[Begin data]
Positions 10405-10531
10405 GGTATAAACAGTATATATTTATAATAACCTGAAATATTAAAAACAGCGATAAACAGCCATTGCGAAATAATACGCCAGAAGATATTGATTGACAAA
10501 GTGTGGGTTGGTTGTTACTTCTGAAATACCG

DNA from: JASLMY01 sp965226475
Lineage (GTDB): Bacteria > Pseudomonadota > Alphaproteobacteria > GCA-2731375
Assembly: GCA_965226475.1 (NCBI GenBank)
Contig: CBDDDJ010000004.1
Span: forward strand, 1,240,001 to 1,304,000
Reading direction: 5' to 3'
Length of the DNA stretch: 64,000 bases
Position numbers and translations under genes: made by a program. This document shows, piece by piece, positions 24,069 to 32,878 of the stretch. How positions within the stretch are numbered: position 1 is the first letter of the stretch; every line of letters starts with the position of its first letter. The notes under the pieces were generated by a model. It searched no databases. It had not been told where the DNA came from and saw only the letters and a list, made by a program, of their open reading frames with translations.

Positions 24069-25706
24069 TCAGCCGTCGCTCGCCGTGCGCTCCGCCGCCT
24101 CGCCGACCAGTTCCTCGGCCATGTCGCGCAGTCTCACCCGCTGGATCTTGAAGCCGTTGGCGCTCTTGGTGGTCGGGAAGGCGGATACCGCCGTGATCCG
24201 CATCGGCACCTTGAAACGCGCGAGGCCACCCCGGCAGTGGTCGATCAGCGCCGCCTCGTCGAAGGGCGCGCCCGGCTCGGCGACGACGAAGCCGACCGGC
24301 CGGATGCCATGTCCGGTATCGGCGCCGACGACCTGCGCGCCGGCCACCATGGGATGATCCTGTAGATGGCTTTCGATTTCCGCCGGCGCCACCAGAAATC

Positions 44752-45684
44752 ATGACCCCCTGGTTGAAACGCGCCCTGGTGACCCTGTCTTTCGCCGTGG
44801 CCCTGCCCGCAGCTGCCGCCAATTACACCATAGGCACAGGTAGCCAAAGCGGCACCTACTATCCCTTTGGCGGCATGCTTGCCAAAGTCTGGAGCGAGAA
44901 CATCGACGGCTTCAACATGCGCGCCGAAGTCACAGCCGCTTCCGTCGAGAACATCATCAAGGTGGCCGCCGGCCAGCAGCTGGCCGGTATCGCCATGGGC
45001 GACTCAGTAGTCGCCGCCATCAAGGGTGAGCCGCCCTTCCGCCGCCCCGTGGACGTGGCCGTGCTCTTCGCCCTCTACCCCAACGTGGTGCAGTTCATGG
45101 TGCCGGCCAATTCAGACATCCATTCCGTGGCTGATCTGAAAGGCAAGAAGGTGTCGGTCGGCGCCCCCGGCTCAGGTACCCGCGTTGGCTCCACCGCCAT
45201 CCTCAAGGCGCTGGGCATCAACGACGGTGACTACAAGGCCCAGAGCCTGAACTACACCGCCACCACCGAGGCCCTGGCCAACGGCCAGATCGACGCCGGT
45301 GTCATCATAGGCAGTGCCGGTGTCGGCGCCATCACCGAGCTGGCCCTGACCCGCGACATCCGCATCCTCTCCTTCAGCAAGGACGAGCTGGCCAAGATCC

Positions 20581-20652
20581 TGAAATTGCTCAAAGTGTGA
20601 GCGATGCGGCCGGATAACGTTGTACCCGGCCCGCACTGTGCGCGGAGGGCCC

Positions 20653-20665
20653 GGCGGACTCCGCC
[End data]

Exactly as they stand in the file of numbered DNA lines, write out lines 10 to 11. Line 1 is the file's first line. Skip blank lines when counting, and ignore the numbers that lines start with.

Length of the DNA stretch: 64,000 bases
Position numbers and translations under genes: made by a program. This document shows, piece by piece, positions 24,069 to 32,878 of the stretch. How positions within the stretch are numbered: position 1 is the first letter of the stretch; every line of letters starts with the position of its first letter. The notes under the pieces were generated by a model. It searched no databases. It had not been told where the DNA came from and saw only the letters and a list, made by a program, of their open reading frames with translations.